An early version of Balanced Choice was entered into the O’Connor Report, “Build an American Health Care System” contest. Balanced Choice was one of the finalists, but did not win the top prize. Feedback indicated that this early version was too difficult to understand. Audiences generally responded positively to the Balanced Choice ideas, but promoting Balanced Choice needed a reference document, a book, to clearly describe the entire proposal.

Since the contest, Dr. Miller has used his time and energy to develop a comprehensive and clear explanation of the Balanced Choice proposal. It is now available in Balanced Choice: A Common Sense Cure for the U.S. Health Care Systems.

Dr. Miller believes that Balanced Choice is the proposal that has the best possibility of resulting in desirable health care reform. It is a proposal that creates functional market dynamics and provides universal coverage. It accomplishes this without government price controls or managed care. It satisfies the concerns of both liberals and conservatives. It costs less overall than is currently being spent on health care. It is the most beneficial proposal for consumers, providers and employers.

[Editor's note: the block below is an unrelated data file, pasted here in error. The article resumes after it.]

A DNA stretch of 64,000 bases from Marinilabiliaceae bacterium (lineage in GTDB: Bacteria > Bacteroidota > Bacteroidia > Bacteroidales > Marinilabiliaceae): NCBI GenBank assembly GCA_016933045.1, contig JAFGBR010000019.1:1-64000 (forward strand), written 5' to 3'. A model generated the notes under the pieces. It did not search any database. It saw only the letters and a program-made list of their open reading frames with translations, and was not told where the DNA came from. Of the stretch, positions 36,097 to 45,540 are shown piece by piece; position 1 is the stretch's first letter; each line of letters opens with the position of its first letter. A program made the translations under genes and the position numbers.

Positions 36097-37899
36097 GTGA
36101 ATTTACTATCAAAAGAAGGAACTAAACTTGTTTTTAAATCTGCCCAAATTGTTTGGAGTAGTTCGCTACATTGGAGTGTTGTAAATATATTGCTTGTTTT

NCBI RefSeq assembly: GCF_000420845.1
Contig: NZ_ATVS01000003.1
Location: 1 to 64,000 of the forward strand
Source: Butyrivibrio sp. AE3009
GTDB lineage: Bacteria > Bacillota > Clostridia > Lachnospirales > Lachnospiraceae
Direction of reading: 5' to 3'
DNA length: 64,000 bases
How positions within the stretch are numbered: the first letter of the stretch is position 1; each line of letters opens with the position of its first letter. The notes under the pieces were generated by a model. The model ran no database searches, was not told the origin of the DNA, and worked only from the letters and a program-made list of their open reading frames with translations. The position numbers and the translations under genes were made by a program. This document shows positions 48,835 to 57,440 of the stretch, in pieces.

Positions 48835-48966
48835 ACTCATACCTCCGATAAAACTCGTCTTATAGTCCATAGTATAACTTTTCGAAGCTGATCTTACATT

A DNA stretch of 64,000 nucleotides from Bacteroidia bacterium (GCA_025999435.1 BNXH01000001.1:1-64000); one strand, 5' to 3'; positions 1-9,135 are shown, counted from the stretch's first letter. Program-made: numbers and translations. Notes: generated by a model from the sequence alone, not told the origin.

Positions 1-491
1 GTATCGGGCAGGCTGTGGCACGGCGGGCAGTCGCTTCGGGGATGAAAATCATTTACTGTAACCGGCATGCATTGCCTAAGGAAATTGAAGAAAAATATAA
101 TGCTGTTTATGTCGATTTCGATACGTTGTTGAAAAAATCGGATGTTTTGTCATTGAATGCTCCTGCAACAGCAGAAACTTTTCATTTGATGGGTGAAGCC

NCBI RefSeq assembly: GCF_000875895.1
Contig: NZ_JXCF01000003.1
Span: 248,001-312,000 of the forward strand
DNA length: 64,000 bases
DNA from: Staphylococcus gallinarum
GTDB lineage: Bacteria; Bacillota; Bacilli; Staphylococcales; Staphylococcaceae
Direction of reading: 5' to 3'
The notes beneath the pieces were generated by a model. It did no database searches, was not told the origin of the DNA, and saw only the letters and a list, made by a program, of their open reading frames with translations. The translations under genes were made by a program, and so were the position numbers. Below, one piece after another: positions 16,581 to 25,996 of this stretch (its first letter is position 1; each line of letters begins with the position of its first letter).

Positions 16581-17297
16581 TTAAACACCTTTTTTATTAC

As Chair of the Board of Directors of the nonprofit, Balanced Choice Health Care, Inc., Dr. Miller continues to use his time and energy to promote health care reform.

For more information about Dr. Miller's innovative health care reform proposal and how it provides universal coverage, visit www.BalancedChoiceHealthCare.org.

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Balanced Choice: A Common Sense Cure for the U.S. Health Care Systems